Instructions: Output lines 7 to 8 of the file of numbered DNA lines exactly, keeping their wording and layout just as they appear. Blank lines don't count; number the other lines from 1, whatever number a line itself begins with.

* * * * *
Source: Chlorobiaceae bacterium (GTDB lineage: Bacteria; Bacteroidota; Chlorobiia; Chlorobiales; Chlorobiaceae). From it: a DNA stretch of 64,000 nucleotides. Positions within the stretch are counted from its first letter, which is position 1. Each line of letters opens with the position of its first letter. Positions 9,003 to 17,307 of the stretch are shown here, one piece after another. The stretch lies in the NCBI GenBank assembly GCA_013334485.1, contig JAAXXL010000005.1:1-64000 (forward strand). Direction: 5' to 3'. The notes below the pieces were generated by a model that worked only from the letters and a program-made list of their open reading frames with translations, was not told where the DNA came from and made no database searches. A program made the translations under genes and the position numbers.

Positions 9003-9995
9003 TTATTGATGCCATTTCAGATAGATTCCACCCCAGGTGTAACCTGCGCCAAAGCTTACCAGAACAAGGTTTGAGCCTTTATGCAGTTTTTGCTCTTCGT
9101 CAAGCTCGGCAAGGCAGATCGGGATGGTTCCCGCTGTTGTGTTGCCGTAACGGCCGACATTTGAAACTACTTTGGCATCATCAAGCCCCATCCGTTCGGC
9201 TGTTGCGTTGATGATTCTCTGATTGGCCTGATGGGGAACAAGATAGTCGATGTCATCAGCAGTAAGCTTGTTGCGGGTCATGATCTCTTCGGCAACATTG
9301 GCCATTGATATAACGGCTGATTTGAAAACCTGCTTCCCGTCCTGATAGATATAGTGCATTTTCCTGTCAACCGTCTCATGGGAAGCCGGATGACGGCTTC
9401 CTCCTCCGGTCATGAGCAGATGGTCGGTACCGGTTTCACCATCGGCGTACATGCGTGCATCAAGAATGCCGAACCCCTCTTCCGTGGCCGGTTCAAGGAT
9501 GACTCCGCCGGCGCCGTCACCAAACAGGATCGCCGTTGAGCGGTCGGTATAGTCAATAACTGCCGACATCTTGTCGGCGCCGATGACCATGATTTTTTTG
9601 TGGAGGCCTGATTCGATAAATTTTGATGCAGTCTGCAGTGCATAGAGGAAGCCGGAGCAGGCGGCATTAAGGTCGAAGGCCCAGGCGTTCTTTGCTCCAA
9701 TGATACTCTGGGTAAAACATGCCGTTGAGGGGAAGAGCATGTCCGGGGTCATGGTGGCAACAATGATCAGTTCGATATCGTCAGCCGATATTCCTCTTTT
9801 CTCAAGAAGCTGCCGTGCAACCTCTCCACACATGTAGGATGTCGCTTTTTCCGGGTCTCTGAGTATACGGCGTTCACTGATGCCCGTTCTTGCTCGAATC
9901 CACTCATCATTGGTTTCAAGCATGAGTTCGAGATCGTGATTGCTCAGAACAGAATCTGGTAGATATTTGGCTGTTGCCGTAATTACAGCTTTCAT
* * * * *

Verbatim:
9401 CTCCTCCGGTCATGAGCAGATGGTCGGTACCGGTTTCACCATCGGCGTACATGCGTGCATCAAGAATGCCGAACCCCTCTTCCGTGGCCGGTTCAAGGAT
9501 GACTCCGCCGGCGCCGTCACCAAACAGGATCGCCGTTGAGCGGTCGGTATAGTCAATAACTGCCGACATCTTGTCGGCGCCGATGACCATGATTTTTTTG